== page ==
According to Dr. Kelley, the ITRAC process requires greater accountability by researchers of how funds are used and careful scrutiny of the outcomes. Only research with the greatest patient impact potential is supported.

David Johnson, president and CEO of BioCrossroads, the state’s initiative to develop the life sciences, said he’s not aware of any other university using ITRAC’s approach to translate discovery into action.

“It’s revolutionary,” Johnson said. “Although it’s in an academic environment, ITRAC tries to bridge the gap between the traditional – the pure discovery domain of academic research – and the very applied discovery domain of corporate research and development. It’s an approach that says we’re going to borrow some of the project management processes that organize corporate research and focus more specifically on outcomes.”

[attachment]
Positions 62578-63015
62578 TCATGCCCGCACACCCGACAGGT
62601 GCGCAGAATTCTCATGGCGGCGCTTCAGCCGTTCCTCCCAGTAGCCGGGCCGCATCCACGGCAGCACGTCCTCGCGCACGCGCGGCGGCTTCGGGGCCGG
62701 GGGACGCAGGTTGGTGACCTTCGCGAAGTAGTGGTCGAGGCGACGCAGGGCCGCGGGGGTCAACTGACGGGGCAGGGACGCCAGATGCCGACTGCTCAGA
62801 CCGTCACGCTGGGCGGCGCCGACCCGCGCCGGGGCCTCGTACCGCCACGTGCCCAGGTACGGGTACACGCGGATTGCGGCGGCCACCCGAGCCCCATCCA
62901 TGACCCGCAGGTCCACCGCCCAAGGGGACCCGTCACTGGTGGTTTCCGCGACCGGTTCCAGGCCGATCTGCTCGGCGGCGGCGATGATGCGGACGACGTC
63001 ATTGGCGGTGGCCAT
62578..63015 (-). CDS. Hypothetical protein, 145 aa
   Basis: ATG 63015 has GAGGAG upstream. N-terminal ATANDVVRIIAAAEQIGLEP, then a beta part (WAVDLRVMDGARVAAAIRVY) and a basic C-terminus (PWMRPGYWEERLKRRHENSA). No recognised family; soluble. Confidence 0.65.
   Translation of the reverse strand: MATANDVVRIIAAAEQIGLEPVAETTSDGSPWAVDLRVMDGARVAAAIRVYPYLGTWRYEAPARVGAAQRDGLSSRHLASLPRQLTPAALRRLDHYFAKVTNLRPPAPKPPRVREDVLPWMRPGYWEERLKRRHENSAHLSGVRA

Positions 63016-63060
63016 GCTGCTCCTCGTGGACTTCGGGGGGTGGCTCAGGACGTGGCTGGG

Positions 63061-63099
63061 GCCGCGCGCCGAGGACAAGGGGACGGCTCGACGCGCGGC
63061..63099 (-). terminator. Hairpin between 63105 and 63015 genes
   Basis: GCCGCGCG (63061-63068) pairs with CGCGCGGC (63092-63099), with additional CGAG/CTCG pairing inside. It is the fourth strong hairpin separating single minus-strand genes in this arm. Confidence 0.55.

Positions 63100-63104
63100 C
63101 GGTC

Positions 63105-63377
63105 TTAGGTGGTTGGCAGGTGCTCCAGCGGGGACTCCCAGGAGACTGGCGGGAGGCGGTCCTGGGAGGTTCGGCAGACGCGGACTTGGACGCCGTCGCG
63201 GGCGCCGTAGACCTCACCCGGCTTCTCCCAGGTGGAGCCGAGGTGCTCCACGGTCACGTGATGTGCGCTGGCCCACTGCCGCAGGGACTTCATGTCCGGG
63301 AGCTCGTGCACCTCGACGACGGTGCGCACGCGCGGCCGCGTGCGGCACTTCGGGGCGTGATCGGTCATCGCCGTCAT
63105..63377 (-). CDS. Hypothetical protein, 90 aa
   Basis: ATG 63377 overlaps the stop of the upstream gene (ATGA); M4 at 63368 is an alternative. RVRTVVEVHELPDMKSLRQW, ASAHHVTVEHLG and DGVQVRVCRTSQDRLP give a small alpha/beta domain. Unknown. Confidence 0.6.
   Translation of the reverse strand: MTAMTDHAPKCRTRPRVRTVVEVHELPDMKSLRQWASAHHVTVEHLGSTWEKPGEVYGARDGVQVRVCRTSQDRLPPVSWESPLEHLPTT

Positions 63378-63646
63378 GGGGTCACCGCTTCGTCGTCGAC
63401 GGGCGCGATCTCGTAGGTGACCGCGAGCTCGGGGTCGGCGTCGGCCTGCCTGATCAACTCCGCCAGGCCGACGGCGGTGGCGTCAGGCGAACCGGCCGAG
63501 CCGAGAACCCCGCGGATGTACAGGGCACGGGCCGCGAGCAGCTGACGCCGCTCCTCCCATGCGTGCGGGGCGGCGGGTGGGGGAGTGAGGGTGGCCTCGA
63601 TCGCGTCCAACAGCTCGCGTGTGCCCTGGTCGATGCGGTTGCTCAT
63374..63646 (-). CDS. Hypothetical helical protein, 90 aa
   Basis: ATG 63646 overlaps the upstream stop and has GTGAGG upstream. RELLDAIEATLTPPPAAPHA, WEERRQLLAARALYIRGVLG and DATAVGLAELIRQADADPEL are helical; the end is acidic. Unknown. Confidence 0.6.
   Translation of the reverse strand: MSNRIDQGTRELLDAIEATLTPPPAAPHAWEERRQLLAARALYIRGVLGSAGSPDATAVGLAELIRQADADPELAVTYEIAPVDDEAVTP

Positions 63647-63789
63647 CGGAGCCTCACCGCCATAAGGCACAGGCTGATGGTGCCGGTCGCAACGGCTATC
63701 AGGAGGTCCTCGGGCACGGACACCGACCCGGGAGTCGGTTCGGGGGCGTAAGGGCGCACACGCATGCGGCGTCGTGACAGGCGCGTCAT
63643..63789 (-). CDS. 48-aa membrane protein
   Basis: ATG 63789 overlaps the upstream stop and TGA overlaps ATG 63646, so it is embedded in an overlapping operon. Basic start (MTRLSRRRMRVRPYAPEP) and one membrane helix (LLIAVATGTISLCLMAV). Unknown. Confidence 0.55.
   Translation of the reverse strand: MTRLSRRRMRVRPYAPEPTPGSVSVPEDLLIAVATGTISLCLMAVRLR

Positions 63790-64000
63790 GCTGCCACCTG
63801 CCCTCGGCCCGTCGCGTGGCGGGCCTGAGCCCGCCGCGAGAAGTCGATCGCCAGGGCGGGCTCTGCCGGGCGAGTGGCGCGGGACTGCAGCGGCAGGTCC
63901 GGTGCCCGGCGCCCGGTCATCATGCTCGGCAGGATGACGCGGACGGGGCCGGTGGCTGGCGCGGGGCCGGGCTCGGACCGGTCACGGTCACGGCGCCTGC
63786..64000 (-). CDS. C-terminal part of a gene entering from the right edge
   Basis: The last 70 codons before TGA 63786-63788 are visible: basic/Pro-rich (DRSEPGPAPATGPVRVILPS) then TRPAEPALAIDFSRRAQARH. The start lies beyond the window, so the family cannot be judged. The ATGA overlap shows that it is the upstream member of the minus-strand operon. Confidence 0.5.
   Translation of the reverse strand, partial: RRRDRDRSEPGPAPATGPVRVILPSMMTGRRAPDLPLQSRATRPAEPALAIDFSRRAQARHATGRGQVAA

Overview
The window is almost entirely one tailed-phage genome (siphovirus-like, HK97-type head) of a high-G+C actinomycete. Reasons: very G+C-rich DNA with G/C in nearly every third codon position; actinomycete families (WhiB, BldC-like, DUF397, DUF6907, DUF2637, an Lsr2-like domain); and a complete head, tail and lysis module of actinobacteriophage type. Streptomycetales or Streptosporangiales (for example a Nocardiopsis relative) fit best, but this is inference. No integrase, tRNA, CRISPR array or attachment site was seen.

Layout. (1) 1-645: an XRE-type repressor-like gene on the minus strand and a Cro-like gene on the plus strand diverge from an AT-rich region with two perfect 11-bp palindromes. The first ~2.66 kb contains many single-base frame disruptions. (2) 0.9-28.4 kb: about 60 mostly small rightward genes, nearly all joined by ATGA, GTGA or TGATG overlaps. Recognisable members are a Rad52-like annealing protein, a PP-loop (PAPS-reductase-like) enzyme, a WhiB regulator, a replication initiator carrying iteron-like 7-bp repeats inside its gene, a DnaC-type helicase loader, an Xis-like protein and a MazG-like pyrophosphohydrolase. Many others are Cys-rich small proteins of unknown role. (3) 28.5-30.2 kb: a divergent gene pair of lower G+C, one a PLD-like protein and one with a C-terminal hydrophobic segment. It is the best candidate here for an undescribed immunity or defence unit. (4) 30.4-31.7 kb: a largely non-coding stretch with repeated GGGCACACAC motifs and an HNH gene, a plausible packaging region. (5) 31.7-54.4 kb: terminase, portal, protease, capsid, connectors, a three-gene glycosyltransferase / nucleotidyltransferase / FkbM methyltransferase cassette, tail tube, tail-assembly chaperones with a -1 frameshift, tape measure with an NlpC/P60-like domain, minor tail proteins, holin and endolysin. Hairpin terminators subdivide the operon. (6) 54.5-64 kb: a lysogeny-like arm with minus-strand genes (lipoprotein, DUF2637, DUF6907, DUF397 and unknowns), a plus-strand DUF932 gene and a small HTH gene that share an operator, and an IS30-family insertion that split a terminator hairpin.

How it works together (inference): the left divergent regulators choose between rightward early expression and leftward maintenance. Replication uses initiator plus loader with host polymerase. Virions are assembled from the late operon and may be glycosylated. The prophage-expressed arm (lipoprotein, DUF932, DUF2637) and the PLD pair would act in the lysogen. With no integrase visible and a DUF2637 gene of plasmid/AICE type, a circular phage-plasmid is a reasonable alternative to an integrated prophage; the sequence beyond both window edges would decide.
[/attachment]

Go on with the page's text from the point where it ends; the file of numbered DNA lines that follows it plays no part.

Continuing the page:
Leaders at the IU Simon Cancer Center approached BioCrossroads for insights into project management practices used in the corporate world.

In addition to grant money, ITRAC helps researchers map out their projects, and it provides expertise to scientists who have made significant discoveries in their labs but aren’t sure what steps are necessary to turn those discoveries into products that will improve patient care. This decreases the amount of time the scientists have to spend running around trying to find out how to accomplish the next step in their projects.

The program complements a growing emphasis by the National Institutes of Health on accelerating the development and testing processes that basic science laboratory discoveries go through to become new patient treatments. One of the major goals of National Cancer Institute designated centers like the IU Simon Cancer Center is to increase translational initiatives.